Arts and Culture

Revisiting a mural at the American Indian Center

Artist George Morrison's signature chevron feathers will enjoy new prominence as part of the American Indian Center's $32.5 million expansion

Amphitheater with mural at the Minneapolis American Indian Center
A large-scale geometric mural by artist George Morrison overlooks an amphitheater near the intersection of Bloomington and Franklin Avenues on May 31. Many were worried the mural would disappear with the renovation but that will not be the case.
Melissa Olson | MPR News file

A $32.5 million expansion is underway at the Minneapolis American Indian Center. The Center is at the heart of the American Indian Cultural Corridor that stretches along East Franklin Avenue. Longtime visitors may notice that a large public artwork that has been a signature of the corridor since the 1970s is currently absent. 

“One of the most important things that we're doing is relocating the George Morrison mural that's on the outside,” says Sam Olbekson, the project’s architect and a member of the White Earth Nation. The mural installation is made of cedar boards placed in a chevron pattern to create an abstracted feather. Olbekson says the piece was carefully dismantled in early December and shipped to a conservator. 

“Right now, it's in transportation to Montana to be taken apart, reassembled, cleaned, and then we're going to put it back onto the building on the exterior in a different location,” he says. “That piece of art is very important for the center and the community.” 

Sign at Minneapolis American Indian Center
Open since 1975, the Minneapolis American Indian Center, seen on May 31, is in the midst of major renovations. Longtime visitors may notice that a large public artwork that has been a signature of the corridor since the 1970s is currently absent.
Melissa Olson | MPR News file

In his 1998 memoir, “Turning the Feather Around: My Life in Art,” Morrison discussed the center and the artwork, and how he acquired a $10,000 grant from the National Endowment for the Arts to design the façade.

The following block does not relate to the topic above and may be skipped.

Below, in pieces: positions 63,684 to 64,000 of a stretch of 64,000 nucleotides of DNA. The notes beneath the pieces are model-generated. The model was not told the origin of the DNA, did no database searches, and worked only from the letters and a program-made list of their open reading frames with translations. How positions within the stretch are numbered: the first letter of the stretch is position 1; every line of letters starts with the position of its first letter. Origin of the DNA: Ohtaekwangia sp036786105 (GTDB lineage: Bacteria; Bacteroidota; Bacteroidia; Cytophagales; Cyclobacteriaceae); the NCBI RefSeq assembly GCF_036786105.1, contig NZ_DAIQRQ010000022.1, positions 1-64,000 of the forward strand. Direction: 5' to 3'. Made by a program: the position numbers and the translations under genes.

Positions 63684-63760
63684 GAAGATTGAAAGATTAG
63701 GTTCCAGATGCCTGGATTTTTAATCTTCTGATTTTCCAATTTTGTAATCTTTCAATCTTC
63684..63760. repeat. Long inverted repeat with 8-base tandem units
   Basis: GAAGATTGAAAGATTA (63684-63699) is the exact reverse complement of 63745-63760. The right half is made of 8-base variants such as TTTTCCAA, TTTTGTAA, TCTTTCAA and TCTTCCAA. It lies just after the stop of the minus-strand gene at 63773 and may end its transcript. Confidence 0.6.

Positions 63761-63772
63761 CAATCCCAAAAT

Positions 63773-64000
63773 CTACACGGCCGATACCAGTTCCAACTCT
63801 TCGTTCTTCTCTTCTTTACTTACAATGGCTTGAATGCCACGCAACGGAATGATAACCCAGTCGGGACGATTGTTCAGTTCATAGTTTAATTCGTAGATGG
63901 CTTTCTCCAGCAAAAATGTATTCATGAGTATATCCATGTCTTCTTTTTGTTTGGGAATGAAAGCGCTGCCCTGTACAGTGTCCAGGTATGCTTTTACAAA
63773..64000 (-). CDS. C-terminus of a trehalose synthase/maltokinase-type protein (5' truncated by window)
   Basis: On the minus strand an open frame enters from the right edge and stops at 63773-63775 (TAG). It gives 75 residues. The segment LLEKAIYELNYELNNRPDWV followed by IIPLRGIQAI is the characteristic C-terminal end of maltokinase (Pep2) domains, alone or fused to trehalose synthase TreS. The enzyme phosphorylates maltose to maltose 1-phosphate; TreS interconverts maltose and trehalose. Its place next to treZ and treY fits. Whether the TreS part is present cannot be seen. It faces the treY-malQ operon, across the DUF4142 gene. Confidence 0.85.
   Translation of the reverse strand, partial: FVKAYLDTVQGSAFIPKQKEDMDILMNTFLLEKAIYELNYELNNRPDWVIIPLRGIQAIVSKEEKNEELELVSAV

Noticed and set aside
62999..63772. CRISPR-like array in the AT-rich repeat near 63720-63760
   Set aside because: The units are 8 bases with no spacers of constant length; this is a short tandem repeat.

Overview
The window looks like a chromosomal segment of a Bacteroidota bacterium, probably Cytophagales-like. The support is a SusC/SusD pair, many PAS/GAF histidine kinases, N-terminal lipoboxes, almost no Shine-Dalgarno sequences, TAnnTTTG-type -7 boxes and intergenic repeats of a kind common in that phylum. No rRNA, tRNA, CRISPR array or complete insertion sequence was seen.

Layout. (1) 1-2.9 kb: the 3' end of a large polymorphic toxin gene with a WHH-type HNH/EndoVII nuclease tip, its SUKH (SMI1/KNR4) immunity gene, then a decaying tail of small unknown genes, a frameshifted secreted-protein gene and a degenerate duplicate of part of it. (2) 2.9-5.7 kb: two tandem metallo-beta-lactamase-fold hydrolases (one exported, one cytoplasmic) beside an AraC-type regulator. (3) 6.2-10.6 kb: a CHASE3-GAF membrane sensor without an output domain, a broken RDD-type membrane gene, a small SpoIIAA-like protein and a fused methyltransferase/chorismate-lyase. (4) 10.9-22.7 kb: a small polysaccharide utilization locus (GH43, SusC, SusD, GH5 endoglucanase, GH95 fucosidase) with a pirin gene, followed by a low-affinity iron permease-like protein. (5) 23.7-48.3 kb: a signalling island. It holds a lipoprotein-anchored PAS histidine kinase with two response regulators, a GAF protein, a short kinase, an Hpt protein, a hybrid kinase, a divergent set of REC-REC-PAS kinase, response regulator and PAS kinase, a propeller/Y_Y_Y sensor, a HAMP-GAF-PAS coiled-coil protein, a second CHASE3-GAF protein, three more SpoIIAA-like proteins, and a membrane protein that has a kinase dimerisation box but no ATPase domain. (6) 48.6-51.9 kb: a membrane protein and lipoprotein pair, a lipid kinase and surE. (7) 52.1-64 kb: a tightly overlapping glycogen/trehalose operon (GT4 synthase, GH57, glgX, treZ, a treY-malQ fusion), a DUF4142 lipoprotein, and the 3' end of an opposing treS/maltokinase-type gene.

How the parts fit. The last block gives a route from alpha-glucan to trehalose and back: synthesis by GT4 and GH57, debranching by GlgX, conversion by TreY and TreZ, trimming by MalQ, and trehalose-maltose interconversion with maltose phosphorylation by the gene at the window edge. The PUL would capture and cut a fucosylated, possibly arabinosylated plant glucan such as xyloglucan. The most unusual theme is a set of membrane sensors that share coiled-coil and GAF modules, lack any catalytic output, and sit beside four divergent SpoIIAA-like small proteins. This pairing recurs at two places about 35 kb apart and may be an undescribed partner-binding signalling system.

Morrison recounted how he drew a design plan for carpenters to follow using cedar boards. The design created a 3-D optical illusion that the chevrons were turning around. The mural was then dedicated during the center’s opening ceremony in 1975. Twenty years on, Morrison said he thought passersby wouldn’t notice it. 

“They probably just think the mural is the side of the building. They don’t understand that it originated as a work of art,” Morrison wrote. “Who is there to take care of it but myself?” 

He then outlined the artwork’s need for maintenance and care, including applying a reddish stain and a lacquer to protect it. 

“I’d like to put in spotlights and have a plaque made for the mural that states it is an original work of art. It would be nice to call it ‘Turning the Feather Around.’ A mural for the Indian,” he wrote. 

When the center’s expansion nears completion, slated for 2025, the mural will be reinstalled “front and center” on the new east side, protected by overhangs. Olbekson says they plan to honor Morrison’s intentions for the work. 

“He designed it so the community could see it, so that was important for us to do,” Olbekson says. 

This activity is made possible in part by the Minnesota Legacy Amendment's Arts & Cultural Heritage Fund.